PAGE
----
Vast.ai is a cloud computing, matchmaking and aggregation service focused on lowering the price of compute-intensive workloads. Our software allows anyone to easily become a host by renting out their hardware. Our web search interface allows users to quickly find the best deals for compute according to their specific requirements.
Hosts download and run our management software, list their machines, configure prices and set any default jobs. Clients then find suitable machines using our flexible search interface, rent their desired machines, and finally run commands or start SSH sessions with a few clicks.
Vast.ai provides a simple interface to rent powerful machines at the best possible prices, reducing GPU cloud computing costs by ~3x to 5x.
Consumer computers and consumer GPUs in particular are considerably more cost effective than equivalent enteprise hardware. We are helping the millions of underutilized consumer GPUs around the world enter the cloud computing market for the first time.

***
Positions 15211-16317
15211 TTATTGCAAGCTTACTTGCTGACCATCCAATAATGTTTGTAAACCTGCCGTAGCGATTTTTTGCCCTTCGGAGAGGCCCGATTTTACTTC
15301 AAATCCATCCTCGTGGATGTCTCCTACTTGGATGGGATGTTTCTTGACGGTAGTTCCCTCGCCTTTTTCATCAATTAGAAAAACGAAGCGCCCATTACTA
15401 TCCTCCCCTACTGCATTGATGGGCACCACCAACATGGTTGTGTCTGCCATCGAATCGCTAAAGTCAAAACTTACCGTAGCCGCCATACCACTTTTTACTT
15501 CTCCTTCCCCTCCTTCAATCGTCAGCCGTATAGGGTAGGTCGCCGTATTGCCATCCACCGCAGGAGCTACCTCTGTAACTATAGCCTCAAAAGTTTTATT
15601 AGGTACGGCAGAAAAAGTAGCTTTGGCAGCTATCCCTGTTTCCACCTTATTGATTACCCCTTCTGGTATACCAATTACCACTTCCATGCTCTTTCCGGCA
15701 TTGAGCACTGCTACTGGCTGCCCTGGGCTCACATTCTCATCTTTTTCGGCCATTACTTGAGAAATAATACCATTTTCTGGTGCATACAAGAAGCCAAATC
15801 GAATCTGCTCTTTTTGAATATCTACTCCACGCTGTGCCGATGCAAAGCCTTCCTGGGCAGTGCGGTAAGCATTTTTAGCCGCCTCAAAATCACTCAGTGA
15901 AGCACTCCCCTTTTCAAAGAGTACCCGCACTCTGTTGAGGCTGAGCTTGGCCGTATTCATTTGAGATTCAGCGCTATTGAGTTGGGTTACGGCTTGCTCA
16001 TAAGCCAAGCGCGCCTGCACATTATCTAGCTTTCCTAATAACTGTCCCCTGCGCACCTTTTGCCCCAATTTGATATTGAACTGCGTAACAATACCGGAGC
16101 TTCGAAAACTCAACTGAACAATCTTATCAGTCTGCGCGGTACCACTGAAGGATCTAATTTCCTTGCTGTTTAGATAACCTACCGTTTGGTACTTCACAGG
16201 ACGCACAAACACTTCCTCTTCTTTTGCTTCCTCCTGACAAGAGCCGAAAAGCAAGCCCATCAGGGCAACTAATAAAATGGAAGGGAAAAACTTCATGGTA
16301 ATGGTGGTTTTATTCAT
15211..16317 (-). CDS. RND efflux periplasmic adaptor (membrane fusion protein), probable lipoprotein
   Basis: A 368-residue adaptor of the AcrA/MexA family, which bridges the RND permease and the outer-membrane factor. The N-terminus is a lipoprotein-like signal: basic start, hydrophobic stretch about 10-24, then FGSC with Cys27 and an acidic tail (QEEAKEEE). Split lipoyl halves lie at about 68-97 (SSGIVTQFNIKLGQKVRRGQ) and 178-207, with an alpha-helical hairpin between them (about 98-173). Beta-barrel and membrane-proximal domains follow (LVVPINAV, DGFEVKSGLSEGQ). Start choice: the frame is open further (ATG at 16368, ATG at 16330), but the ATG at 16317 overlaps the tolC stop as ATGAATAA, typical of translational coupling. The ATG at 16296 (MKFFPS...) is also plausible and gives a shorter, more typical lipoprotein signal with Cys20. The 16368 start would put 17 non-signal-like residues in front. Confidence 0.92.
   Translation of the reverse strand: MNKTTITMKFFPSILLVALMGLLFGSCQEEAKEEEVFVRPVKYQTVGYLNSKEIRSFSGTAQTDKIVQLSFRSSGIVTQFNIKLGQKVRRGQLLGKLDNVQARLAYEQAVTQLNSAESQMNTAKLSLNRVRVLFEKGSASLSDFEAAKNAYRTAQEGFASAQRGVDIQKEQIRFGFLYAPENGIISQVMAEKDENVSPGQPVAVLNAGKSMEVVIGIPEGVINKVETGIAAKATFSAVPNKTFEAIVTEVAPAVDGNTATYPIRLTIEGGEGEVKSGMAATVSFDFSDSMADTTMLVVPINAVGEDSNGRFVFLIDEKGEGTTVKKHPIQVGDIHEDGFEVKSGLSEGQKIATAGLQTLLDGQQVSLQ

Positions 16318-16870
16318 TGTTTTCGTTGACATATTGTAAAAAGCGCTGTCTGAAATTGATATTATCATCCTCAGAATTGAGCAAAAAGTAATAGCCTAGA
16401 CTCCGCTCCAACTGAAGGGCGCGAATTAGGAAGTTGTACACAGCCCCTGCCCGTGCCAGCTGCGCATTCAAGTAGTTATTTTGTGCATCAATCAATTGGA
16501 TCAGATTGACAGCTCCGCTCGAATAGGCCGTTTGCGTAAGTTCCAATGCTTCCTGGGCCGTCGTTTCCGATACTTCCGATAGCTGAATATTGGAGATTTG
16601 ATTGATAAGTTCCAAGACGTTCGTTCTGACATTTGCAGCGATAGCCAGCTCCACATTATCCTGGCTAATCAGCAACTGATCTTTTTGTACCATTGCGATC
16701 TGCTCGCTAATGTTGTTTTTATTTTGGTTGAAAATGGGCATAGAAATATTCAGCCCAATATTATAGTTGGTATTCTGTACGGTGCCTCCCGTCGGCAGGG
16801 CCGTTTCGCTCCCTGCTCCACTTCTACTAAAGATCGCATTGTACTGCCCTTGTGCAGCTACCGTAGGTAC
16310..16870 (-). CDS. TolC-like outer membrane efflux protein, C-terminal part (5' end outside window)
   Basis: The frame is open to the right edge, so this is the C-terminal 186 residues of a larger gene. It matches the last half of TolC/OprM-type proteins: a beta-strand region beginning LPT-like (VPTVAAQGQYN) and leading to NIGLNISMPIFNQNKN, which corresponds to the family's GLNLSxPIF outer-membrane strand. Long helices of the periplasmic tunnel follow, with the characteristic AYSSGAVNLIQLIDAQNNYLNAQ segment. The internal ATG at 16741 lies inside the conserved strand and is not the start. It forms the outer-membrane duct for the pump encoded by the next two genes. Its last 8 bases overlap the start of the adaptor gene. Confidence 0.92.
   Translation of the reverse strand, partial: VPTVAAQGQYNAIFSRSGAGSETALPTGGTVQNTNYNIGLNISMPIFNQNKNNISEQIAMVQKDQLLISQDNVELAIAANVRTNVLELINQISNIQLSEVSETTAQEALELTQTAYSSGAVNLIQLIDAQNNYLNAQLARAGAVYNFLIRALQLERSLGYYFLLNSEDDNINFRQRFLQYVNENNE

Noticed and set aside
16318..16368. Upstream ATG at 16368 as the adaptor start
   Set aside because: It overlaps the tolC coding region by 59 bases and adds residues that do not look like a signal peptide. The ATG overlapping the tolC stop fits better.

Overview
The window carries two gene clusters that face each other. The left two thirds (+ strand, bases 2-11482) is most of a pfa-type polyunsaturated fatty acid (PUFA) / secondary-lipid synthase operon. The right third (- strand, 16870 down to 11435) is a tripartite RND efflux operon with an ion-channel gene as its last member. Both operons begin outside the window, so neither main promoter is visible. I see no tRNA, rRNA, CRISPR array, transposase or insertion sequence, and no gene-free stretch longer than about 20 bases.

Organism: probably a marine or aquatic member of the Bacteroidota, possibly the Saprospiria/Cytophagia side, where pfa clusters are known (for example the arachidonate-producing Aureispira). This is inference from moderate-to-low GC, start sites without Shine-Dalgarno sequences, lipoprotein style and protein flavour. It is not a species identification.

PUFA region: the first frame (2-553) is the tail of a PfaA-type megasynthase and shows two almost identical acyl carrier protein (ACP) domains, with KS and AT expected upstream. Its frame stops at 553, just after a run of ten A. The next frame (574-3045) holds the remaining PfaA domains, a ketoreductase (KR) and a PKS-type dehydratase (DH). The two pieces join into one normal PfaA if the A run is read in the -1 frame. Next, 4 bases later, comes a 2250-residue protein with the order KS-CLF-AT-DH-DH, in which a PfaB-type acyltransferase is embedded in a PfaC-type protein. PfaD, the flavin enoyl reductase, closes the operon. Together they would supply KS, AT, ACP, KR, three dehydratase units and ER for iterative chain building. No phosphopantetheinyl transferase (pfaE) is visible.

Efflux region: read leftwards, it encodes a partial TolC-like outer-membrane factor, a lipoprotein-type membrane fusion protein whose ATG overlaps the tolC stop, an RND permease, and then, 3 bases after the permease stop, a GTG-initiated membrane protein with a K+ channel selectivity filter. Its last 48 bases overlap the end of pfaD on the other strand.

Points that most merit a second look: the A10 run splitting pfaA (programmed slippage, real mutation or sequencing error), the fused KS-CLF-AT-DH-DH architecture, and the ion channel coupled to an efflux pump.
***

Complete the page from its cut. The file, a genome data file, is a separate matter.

DLPerf (Deep Learning Performance) - is our own scoring function. It is an approximate estimate of performance for typical deep learning tasks. Currently DLPerf predicts performance well in terms of iters/second for a few common tasks such as training resnet50 CNNs. For example on these tasks, a V100 instance with a DLPerf score of 21 is roughly ~2x faster than a 1080Ti with a DLPerf of 10.
It turns out that many tasks have similar performance characteristics, but naturally if your task is very unusual in its compute requirements the DLPerf score may not be very predictive. A single score can never be accurate for predicting performance across a wide variety of tasks; the best we can do is approximate performance on many tasks with a weighted combination. Although far from perfect, DLPerf is more useful for predicting performance than TFLops for most tasks.
In the near future we intend to improve DLPerf by incorporating search criteria into the score dynamically, and later - by using deep learning (of course!). For example, if you select the Pytorch image, the DLPerf scores will automatically adjust to predict Pytorch benchmark performance, a fp16/fp32 checkbox can provide information for even more informative scores, and so on.
It's complicated; it depends on the market competiveness of one's hardware.